Why I Love Scientists

Two articles in Harvard magazine remind me why I am so optimistic about scientific breakthroughs making the world a better place:

1. Researchers including Wayne Marasco may have found the Achilles heel of the flu virus.

2. When Amy Wagers surgically joined a young mouse and an old mouse so that their bloodstreams became shared, healing to muscle damage in the old mouse occurred much faster than it did in other old mice. Something in the young mouse’s blood helped repair the old mouse’s tissues. If that “something” can be isolated, who knows how many different uses it might have.

My prediction: the first humans to get their hands on that “something” will be professional bike racers.


Pro cycling is by far the most crooked pro-sport.


Who is going to save us from ourselves?


Who knew that Dara Torres was part mouse


Great, to save money on medicare, all youngsters will have to be hooked up to a senior....

(And listen to non-stop stories about walking up hill both ways in the snow even if the old person has never left Georgia....)


Howard Tayler

And the SECOND humans to get their hands on it will be in charge of preventing the first group from using it in competitions.

You and I? We're waiting for the fifth or sixth group of humans...


You're right about cycling. Too bad you just gave Greg Lemond something else to whine about.


That something was probably testosterone. (a schedule III banned substance.... that your body creates naturally)


Great, to save money on medicare, all youngsters will have to be hooked up to a senior

You're practically writing Sarah Palin's next book for her!

Christopher Strom

Watch for an obscure Italian or Swiss cyclist to emerge claiming that despite his "Conjoined Twin Myslexia", he should still be permitted to race in the Giro, Vuelta, and Tour.

Rich Wilson

Pro cycling is the most investigated sport. It is not more dirty, it simply is doing more to uncover the dirt. When the same scrutiny is applied to other sports, they'll be worse. It's all about the money, and there's more money to be made in other sports, hence more dirt.


As a scientist and competitive cyclist, I'd say the first group to get *caught* using "that something" will be pro cyclists. Pro football (both types) will probably adopt it first, and use with abandon and impunity.


I'm pretty sure that something is a fresh set of lungs, kidneys, and liver.


And the testosterone probably. Falling testosterone levels will prove to be a factor in the obesity and other health epidemics we are facing.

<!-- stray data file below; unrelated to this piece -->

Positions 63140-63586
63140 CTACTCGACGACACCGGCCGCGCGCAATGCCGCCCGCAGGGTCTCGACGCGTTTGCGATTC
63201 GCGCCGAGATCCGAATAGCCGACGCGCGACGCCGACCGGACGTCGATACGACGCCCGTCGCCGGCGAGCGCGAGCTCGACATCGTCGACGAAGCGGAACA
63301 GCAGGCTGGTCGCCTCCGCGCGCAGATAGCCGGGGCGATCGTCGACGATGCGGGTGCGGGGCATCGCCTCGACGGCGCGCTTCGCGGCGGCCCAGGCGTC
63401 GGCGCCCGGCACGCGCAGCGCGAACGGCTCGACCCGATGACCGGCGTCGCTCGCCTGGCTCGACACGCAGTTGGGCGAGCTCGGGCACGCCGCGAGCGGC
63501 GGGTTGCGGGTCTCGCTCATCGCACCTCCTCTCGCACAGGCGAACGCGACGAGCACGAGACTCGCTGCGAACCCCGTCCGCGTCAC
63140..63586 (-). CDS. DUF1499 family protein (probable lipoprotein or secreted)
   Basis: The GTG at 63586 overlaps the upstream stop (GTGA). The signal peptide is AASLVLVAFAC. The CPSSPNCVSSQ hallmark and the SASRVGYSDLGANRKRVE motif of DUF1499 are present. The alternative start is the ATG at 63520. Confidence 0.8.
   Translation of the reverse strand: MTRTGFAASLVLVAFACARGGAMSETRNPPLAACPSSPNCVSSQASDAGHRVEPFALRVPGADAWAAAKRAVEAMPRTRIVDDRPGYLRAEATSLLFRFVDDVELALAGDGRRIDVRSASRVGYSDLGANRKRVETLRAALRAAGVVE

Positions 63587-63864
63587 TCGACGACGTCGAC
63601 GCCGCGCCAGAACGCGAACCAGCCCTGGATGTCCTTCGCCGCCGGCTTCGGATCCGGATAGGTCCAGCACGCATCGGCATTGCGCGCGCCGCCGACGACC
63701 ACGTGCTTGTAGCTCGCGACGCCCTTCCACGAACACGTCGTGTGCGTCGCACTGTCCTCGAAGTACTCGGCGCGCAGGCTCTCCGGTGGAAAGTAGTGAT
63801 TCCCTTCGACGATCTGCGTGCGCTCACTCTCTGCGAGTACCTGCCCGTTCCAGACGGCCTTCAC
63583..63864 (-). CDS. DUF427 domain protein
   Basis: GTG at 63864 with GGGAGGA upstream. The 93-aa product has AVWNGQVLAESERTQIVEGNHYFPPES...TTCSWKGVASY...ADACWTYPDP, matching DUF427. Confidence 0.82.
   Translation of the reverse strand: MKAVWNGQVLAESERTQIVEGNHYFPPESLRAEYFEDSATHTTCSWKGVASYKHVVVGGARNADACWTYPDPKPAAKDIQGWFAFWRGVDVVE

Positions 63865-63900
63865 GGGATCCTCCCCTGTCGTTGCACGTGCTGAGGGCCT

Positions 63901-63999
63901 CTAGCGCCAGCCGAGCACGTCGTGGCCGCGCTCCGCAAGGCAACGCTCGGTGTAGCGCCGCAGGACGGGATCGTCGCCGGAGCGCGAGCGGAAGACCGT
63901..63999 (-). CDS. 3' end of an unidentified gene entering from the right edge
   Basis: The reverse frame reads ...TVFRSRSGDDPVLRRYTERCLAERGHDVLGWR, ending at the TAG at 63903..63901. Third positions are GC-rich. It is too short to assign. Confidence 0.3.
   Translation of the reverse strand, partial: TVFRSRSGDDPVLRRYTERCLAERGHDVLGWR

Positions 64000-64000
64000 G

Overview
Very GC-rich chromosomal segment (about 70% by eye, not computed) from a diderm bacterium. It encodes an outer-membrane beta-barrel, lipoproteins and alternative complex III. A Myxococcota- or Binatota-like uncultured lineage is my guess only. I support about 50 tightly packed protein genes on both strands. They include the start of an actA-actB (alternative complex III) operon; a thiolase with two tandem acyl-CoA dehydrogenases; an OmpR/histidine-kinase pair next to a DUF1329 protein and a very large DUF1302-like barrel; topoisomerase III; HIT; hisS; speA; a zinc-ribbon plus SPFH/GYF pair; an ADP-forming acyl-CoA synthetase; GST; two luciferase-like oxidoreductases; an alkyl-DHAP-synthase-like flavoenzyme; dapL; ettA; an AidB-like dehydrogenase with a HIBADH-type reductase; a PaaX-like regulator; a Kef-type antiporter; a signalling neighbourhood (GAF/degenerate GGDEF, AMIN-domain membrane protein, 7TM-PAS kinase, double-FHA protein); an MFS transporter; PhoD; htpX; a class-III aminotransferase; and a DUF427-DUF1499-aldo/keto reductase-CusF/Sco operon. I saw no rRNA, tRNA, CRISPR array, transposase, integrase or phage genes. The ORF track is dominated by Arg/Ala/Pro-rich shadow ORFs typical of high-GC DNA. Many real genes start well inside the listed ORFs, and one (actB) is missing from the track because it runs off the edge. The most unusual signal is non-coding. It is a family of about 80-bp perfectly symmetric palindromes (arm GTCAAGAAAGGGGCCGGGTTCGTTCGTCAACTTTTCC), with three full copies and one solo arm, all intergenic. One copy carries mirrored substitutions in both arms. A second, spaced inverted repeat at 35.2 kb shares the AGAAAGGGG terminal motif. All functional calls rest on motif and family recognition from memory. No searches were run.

Lance Armstrong must be tired of feeling like sitting on the nail for so so long eh? ;)


Wasn't there a story about a royal in olden days who bathed in the blood of maidens? Maybe she was right. 'Course, there are no maidens left....

Kevin in McLean, VA

As the father of three kids all under the age of 8, I've noticed and admired their ability to heal quickly regardless of whether it is a wound or an illness. My 7 y.o. son was scratched by his 3 y.o. brother on Saturday morning and by Sunday afternoon the scratch (which was pretty angry looking initially) was almost completely gone. Whenever they figure out what it is, I'll take a couple of bottles.

Toby Edison

I would argue that Pro cyclists through their already well documented blood doping (using their own frozen blood for a later transfusion), and illegal transfusions have already tried this. But cyclists willl now start getting transfusions from the blood younger healthier people. Could be a good reason to clone yourself-to supply your older self with newer blood. Tyler Hamilton was banned from cycling for having an alien blood type in his system, he claimed it was from an unborn chimera twin he held in his body.

see: http://www.nytimes.com/2005/05/10/health/10bloo.html

Yet Another Dan

No wonder the poor Peruvians think we want to suck out their fat


If they would bother to test other athletes, I am sure you would find cycling is not such a "dirty" sport. They are caught, because they are tested so often. Tennis players are whining it is not reasonable to expect them to let drug testers know where they will be at all times, months in advance. Welcome to the world of the professional cyclists. If cylcists can do it, while traveling to races all over the world, I am sure other athletes can do it too.


I LOVE Harvard Magazine!